Category Archive: archaeology

Wupatki National Monument

Following the eruption of Sunset Volcano in the 11th century, thousands of prehistoric people came to settle on the high plains north of modern Flagstaff immediately surrounding the 1,000-foot cinder cone. Within this… Continue reading

Walnut Canyon National Monument

Like Homol’ovi, Walnut Canyon tells another part of the great migration stories of the peoples who lived in the Southwest in the 11th – 15th centuries. Following the volcanic eruption that created Sunset… Continue reading

Homol’ovi State Park

Homol’ovi State Park preserves a cluster of villages that were occupied between ca. 1250 and 1400 AD and thus provide archaeologists with an important link in reconstructing the migration of ancient peoples in… Continue reading

Petrified Forest National Park

Well, the storm I wrote about waiting out in my last post left northern New Mexico slick with seriousl layers of ice and snow. I had planned to continue north to visit archaeological… Continue reading

Petroglyph National Monument

Petroglyph National Monument protects an area containing over 20,000 petroglyphs etched into the basalt boulders that have broken off the 17-mile-long volcanic escarpment on the western outskirts of Albuquerque. Although most of these… Continue reading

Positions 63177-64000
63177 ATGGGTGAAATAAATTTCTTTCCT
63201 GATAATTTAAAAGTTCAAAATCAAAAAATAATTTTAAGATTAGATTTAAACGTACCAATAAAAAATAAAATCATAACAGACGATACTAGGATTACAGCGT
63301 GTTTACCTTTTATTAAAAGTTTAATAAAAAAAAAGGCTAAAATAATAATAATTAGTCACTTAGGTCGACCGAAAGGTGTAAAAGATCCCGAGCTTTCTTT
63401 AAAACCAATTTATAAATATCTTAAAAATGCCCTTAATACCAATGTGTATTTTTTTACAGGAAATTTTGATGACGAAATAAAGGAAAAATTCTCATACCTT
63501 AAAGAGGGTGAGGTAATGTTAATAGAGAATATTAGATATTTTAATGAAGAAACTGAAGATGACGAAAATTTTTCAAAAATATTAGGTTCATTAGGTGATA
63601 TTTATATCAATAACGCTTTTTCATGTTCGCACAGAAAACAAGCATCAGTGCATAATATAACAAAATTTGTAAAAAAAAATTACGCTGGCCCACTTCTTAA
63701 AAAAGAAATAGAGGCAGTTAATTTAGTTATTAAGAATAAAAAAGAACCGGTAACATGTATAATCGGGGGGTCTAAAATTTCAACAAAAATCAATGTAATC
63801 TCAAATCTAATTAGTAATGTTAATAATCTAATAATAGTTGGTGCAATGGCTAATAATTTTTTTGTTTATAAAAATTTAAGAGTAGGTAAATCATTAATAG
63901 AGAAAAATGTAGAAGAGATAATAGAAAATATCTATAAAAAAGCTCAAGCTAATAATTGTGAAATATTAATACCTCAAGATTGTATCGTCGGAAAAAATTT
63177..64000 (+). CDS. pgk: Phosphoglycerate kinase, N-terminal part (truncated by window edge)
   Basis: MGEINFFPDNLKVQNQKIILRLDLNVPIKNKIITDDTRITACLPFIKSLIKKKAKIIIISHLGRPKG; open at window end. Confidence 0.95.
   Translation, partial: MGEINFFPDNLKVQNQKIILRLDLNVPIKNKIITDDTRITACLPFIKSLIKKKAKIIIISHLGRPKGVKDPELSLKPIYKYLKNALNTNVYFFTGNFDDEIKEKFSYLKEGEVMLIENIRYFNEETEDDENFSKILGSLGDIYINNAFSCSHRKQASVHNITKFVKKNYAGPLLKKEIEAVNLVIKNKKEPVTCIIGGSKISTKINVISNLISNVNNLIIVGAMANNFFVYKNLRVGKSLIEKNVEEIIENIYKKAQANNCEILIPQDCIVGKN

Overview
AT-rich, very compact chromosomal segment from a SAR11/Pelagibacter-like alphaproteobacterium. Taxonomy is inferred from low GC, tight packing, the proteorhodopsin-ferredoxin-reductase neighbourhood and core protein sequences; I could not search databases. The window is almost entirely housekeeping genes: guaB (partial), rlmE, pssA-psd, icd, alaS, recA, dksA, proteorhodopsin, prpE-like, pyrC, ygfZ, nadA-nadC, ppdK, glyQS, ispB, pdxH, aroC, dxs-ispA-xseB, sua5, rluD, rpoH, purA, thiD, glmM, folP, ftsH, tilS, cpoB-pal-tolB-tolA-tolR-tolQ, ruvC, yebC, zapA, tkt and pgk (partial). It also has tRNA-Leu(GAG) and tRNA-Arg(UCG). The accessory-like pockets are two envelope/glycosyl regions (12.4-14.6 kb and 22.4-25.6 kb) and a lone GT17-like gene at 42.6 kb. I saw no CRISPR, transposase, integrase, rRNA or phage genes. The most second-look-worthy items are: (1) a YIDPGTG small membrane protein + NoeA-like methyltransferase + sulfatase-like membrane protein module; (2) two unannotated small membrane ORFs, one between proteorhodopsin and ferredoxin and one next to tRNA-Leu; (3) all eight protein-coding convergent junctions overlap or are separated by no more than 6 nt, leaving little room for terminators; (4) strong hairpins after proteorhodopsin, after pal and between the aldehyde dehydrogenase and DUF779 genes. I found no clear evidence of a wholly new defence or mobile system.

Canyon de Chelly National Monument, Part 2: South and North Rim Overlooks

Canyon de Chelly National Monument protects over 84,000 acres of the Navajo Reservation, encompassing Canyon Del Muerto and Black Canyon as well, that break off from the longer, eponymous Canyon de Chelly. These… Continue reading

Canyon de Chelly National Monument, Part 1: White House Ruins Trail

My visit to Canyon de Chelly was the first stop on a short solo road trip in mid-December. I arrived at the canyon in mid-afternoon to find a fresh dusting of snow along… Continue reading

Exploring Red Cliffs Desert Preserve and Snow Canyon State Park

For our first hike after returning to Utah, we rode with Terry down to the Red Cliffs. En route to the hike we decided to start from an unnamed trailhead the two of… Continue reading

Anasazi State Park and Escalante River Canyon Petroglyphs and Pictographs

Anasazi State Park safeguards the ruins of the so-called Coombs site, a 96-room pueblo settled in the early 12th century by migrating Ancestral Puebloans and occupied by as many as 200 people before… Continue reading

Seip Earthworks and Serpent Mound

Seip Earthworks, another section of the Hopewell Culture National Historical Park, is one of the five nearly-identical complexes in the Scioto River Valley that follows the pattern of a large circle, a small… Continue reading